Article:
Arabic newspapers discuss Palestinian unity and Lebanese apathy

The Arabic News Digest looks at plight of the Tunisian policewoman who ignited Arab anger and the historical times the UAE is passing through

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The requirements for ending divisions

Ending differences among the main Palestinian factions is no longer the preserve of the political elite. It has now become the focus of popular demand, commented Hosam al Dijni in an opinion piece for the London-based newspaper Al Arab.

To this end, various national forces, irrespective of their political allegiances, are invited to support the calls of the people who wish to see their leadership unified in action. They also need to think of specific conditions to form a framework under which all Palestinians work together to achieve their ultimate goals.

The Palestinian Authority is still under occupation, and it continues to survive on aid in return for its security cooperation. This situation is not conducive to completing the national liberation project. So, to put the Palestinian cause back on the top of the international agenda, factions should observe the following conditions.

First, the Palestinian political system needs comprehensive reform, overhauling the PA's executive, legislative and judiciary powers, as well as civil society institutions.

Second, Palestinian forces need to agree on a national project to serve as a ground for reconciliation. Lastly, they are required to review the provisional constitution.

The success of any reform depends on the willingness of various Palestinian factions and elites to cooperate with the people, and to prepare for elections.

Lebanon can survive with no government

"The current political crisis experienced by Lebanon is unique,  as it has disrupted the normal functions of  ministries and public departments. Even during war time, the state has never come to a halt as it has  now," noted the Lebanese newspaper Al Anwar in its editorial.

"The Lebanese are used to similar situations, but previously, when conditions worsened, many would immigrate to other Arab countries. Today the situation is as bad at home as it is elsewhere. So there is nowhere to go."

Most politicians think that "reproducing" excecutive power is the real solution to the current problems marring the country's politics. They also think that this is the kind of procedure that can address the other pending issues. Perhaps that might have worked right after  the collapse of the government.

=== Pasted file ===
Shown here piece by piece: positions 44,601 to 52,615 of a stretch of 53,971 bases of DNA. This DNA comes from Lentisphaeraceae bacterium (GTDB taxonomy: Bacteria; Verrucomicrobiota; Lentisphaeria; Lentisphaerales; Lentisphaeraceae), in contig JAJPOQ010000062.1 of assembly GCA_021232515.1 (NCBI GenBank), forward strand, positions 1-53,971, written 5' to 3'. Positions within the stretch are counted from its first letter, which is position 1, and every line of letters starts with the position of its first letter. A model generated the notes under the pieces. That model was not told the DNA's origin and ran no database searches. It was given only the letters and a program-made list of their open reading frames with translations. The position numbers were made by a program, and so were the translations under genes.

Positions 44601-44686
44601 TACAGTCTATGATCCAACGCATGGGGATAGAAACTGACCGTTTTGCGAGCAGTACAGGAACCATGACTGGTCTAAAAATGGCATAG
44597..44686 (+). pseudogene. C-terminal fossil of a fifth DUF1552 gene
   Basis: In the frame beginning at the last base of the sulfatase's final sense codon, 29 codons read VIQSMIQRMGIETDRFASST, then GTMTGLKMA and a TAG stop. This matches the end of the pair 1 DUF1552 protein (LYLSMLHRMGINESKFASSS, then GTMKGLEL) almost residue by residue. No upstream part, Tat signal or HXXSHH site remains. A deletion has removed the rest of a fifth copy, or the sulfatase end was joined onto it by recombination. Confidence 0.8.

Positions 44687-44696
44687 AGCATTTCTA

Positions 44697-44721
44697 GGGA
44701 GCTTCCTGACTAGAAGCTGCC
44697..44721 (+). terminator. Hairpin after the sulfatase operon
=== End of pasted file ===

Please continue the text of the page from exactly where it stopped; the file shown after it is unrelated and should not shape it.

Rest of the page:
Lebanon has been without true executive power for at least six months, considering the cabinet has not met since last year. The very idea of having a functioning government is in many ways no longer relevant. The overall political situation is not likely to change whether a new executive team is formed in the near future or later.

After all, most of the country's services  are run by the private sector, leaving the Lebanese less dependent on the state. Manyare increasingly apathetic about politics in general and the timeframe for a new government.

Mercy for the Tunisian policewoman?

Fadya Hamdi, the Tunisian policewoman said to have slapped Mohammed Bouazizi - the young man who set himself on fire (and ignited the Arab spring) after being publicly humiliated - remains in jail pending trial for her deed, and her family has been protesting her incarceration, the pan-Arab Al Quds al Arabi newspaper stated in an editorial.

"The question as to how to handle the case of this policewoman poses quite a dilemma. On the one hand, we want the court to hand down the maximum sentence, because the accused in question abused her power and humiliated an honourable man, a university graduate for that matter, who was struggling to make ends meet. She slapped him and confiscated his modest fruit cart, which was his only source of income.

Meanwhile others want to see her released, with the past few months she spent in jail serving as punishment for what she did."

Considering the tremendous positive repercussions her otherwise shameful act has had in Tunisia and the Arab world, there is some ground to argue for her release.

"We are talking about the historic slap that changed the destiny of a whole nation and led to the overthrow of two major despotic figures so far: Tunisia's Ben Ali and Egypt's Hosni Mubarak. Just for that, she deserves mercy."

UAE is going through historical times

"The United Arab Emirates is currently going through an exceptional historical phase," wrote Dr Fatima al Saayegh, from the UAE University in the Dubai-based Al Bayan. Four main features define the UAE landscape today.

First, the economy: there are signs that the gloomy sky of the global downturn is giving way to some reassuring sunlight. The stock markets are showing signs of recovery, the real estate sector is looking up and inflation rates are decreasing.

Second, public policies: a host of these are being undertaken in response to "old-new community aspirations" to boost the role of federal institutions whose dwindling effectiveness has been noted lately, especially as local governments grow stronger.

Thirdly, regional consciousness: the UAE is aware of the fact that its stability and growth are tied to the stability and growth of its larger neighbourhood, so the nation is anticipating what the situation in the Arab world is going to yield.

And fourth, civil society: there is more action and awareness among the public regarding social issues, human rights and the environment. All of these features will propel the UAE to a higher international status by the time it celebrates its jubilee.

* Digesy compiled by The Translation Desk